Freeborn County sees 8-percent drop in smoking

Published 10:43 pm Wednesday, November 15, 2017

It may sound like a barbecue, but the Great American Smokeout isn’t celebrating hearty ribs. Instead, it’s celebrating hearty lungs.

The Great American Smokeout is observed Thursday by the American Cancer Society, as the organization encourages smokers to use the date to quit. According to the American Cancer Society as well as Blue Zones Project organization lead Ellen Kehr, support can make a big difference in helping people quit. The day is set for the third Thursday in November every year. Kehr said the Blue Zones worksite wellness committee uses the month of November and the week of the smokeout to encourage employees to support each other.

According to county health ranking statistics, the adult smoking rate in Freeborn County has dropped from 23 percent to 15 percent over seven years. Kehr said the closest rate of the surrounding counties is three percentage points above Freeborn County.

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“We are clearly doing something very right in Freeborn County,” Kehr said. “We are just far outpacing any of the other counties in how we’ve dropped these tobacco rates.”

Kehr believes the key to the success in Freeborn County is the cooperation between different community players to put an emphasis on cutting smoking rates.

“We didn’t say it’s the healthcare sector needs to do this, we didn’t say the worksite sector, we didn’t say the public sector,” she said. “We said, ‘Everybody needs to do this together.’”

According to both Kehr and Albert Lea City Manager Chad Adams, initiatives aimed at curbing tobacco use were done in phases. With the city, it started with Albert Lea City Hall, then moved to Albert Lea City Arena, and later came the 2015 Tobacco Free Parks ordinance.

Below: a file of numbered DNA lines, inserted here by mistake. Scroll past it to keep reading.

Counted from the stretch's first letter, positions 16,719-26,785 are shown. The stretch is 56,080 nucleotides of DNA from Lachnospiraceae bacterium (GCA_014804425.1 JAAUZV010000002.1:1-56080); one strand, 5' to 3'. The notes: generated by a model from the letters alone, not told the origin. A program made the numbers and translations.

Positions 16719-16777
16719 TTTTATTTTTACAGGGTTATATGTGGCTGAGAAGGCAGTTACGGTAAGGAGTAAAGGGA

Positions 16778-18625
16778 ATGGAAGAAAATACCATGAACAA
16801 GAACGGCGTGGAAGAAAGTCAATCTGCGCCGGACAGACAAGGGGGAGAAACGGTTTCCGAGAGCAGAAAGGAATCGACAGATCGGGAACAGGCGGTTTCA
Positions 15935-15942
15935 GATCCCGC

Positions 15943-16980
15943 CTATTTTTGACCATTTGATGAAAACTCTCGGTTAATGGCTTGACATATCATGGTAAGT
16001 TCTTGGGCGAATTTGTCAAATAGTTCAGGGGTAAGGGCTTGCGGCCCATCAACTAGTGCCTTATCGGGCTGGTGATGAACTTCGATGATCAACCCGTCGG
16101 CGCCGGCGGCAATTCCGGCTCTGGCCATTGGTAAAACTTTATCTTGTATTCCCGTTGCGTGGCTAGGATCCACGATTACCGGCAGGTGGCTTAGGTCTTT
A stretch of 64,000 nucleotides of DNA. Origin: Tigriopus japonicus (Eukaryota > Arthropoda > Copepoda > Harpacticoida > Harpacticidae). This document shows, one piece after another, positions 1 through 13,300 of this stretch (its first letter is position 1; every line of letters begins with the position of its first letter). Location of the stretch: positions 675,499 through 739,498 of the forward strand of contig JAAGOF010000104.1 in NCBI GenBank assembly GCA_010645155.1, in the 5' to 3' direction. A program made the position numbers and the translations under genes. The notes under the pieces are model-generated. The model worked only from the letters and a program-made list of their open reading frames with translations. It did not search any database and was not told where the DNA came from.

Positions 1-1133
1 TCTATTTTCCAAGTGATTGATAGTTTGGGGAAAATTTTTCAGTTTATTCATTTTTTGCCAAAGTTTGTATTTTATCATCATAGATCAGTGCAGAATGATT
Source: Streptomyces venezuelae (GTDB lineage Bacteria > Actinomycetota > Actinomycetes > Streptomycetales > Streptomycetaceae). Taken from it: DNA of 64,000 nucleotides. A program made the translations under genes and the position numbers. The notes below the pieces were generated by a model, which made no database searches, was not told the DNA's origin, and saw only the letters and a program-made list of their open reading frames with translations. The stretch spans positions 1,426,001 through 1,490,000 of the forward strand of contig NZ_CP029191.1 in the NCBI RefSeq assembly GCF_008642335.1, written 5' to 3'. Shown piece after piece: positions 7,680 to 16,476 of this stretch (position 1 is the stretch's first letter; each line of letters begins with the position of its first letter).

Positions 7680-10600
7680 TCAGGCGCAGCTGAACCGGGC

“I think we had a lot of, you know, supportive members from both the Blue Zones organization (and) employers who had basically instituted the same policy in their grounds, and we also had a lot of youth who came in and talked about not wanting to be around a tobacco environment,” Adams said.

He said this was specifically true of the arena, and the youth community voices helped convince the council to institute broader regulations. The health of younger generations was also a factor in the decision to make City Hall a tobacco-free campus because of the location of the library and the draw it has to children.

While Adams said there was some pushback regarding city governance of individual rights, he said the research regarding tobacco’s health dangers was enough to make the decisions to limit tobacco use on city properties.

Kehr said some credit for and pride in the drop of adult smoking rates should go to individuals themselves.

“Adult smoking rates don’t go down unless adults stop smoking,” she said.

At 15 percent, Freeborn County’s adult smoking rate is now below the state and national average, according to Kehr. The best performers in the country are at close to 14 percent.

“We are about a point off from the best,” Kehr said.

For the Blue Zones Project, the next step in continuing to drop smoking and tobacco use rates is to focus on young people in the community. According to Kehr, many smokers start young.

“There are a lot of different things that we can do to specifically target the young people, because the tobacco industry is targeting the young people,” Kehr said. “So we need to offset that.”

While Adams said the city does not have any concrete plans for continuing to drop the smoking rate in Freeborn County, he said he has heard some discussion within the community of raising the age required for tobacco sales from 18 to 21. This is something the city won’t discuss formally unless the community brings it further forward, Adams said.

In addition to city ordinances, work in the housing sector means there are more than 550 “smoke-free” units available in apartment complexes that have chosen a tobacco-free environment. According to Kehr, 13 of the top 20 worksites in the county also have tobacco-free campuses.

“It seems the more traction that we get from all of these different sectors, the better our ability is to affect even more change,” she said. “The more worksites that engaged just led to other worksites following.”

The challenge now is to keep momentum.

“This is not a thing where, ‘Hooray for us, now we’re done,’” Kehr said. “We need to keep doing more. … Fifteen percent is great, but it’s not zero.”

About Sarah Kocher

Sarah covers education and arts and culture for the Tribune.

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